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Int J Antimicrob Agents. 2013 Dec;42(6):524-30. doi: 10.1016/j.ijantimicag.2013.07.014. Epub 2013 Sep 5.

Activity and interactions of levofloxacin, linezolid, ethambutol and amikacin in three-drug combinations against Mycobacterium tuberculosis isolates in a human macrophage model.

Author information

1
Servei de Microbiologia, CDB, Hospital Clínic de Barcelona-Barcelona Centre for International Health Research (CRESIB), Dpt. Anatomia Patològica, Farmacologia i Microbiologia, Universitat de Barcelona, c/ Villarroel 170, 08036 Barcelona, Spain.

Abstract

Multidrug resistance is a problem in the management of tuberculosis, creating an urgent need for new regimens including currently available drugs. Macrophage models allow an evaluation of the effect of drugs against intracellular bacilli. The effect of the following different drug combinations against six multidrug-resistant and six drug-susceptible clinical isolates of Mycobacterium tuberculosis multiplying inside the human macrophage THP-1 cell line was studied: levofloxacin/linezolid/ethambutol; levofloxacin/amikacin/ethambutol; and levofloxacin/linezolid/amikacin. Macrophages were lysed, seeded onto Middlebrook 7H11 plates and CFU were counted after 21 days of incubation. The interaction of the drugs in combination was interpreted by the effect of the combination compared with the most active single drug alone. The antimicrobial activity of the drugs was evaluated comparing the log(10)CFU/well of the isolate with and without the drug. Drug concentrations within infected macrophages and in extracellular medium were simultaneously determined by chromatography. The levofloxacin/linezolid/amikacin and levofloxacin/linezolid/ethambutol combinations showed antagonism against most of the isolates (91.7%) after a 4-day protocol, whereas levofloxacin/amikacin/ethambutol displayed indifference. Levofloxacin alone and levofloxacin/amikacin/ethambutol were the most potent antimicrobials, presenting reductions up to 5.49 log(10) and 5.86 log(10), respectively. The drug penetration percentages ranged from 5.46% to 11.10%. Intracellular concentrations for the drug alone compared with those for the drugs in combination were not significantly different. All of the combinations tested against M. tuberculosis-infected macrophages showed antimicrobial activity, with combinations including linezolid and levofloxacin showing an antagonistic effect that may be explained by efflux transporters or changes in the macrophage environment.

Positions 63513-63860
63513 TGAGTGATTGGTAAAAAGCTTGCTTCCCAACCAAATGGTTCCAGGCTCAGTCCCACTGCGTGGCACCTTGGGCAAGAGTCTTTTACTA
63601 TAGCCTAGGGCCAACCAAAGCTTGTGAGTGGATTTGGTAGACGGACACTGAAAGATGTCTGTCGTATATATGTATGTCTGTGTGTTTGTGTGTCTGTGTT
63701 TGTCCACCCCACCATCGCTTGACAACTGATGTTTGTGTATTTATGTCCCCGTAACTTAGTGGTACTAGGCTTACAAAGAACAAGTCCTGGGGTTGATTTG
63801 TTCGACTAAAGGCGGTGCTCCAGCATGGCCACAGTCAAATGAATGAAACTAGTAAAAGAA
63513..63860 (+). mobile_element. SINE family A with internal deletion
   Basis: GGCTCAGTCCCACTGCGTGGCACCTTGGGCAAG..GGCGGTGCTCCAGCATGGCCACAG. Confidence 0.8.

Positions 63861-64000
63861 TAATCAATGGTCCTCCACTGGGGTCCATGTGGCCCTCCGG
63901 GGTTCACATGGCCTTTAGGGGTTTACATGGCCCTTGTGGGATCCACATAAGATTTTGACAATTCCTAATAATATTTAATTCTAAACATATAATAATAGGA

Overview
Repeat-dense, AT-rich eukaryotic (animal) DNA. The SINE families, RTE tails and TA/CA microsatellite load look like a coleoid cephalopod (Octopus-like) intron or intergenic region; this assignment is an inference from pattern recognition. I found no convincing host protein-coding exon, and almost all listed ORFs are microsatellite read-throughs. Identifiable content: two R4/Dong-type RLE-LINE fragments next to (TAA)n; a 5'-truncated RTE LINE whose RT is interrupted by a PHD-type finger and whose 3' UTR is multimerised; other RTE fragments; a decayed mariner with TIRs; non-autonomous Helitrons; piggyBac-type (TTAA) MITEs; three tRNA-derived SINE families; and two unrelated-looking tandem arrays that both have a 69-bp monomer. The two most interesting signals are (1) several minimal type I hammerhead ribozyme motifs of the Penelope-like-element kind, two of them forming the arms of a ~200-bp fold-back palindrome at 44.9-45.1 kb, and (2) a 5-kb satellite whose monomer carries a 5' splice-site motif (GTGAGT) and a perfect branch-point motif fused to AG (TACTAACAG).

KEYWORDS:

Macrophage; Multidrug resistance; Mycobacterium tuberculosis; Second-line drugs

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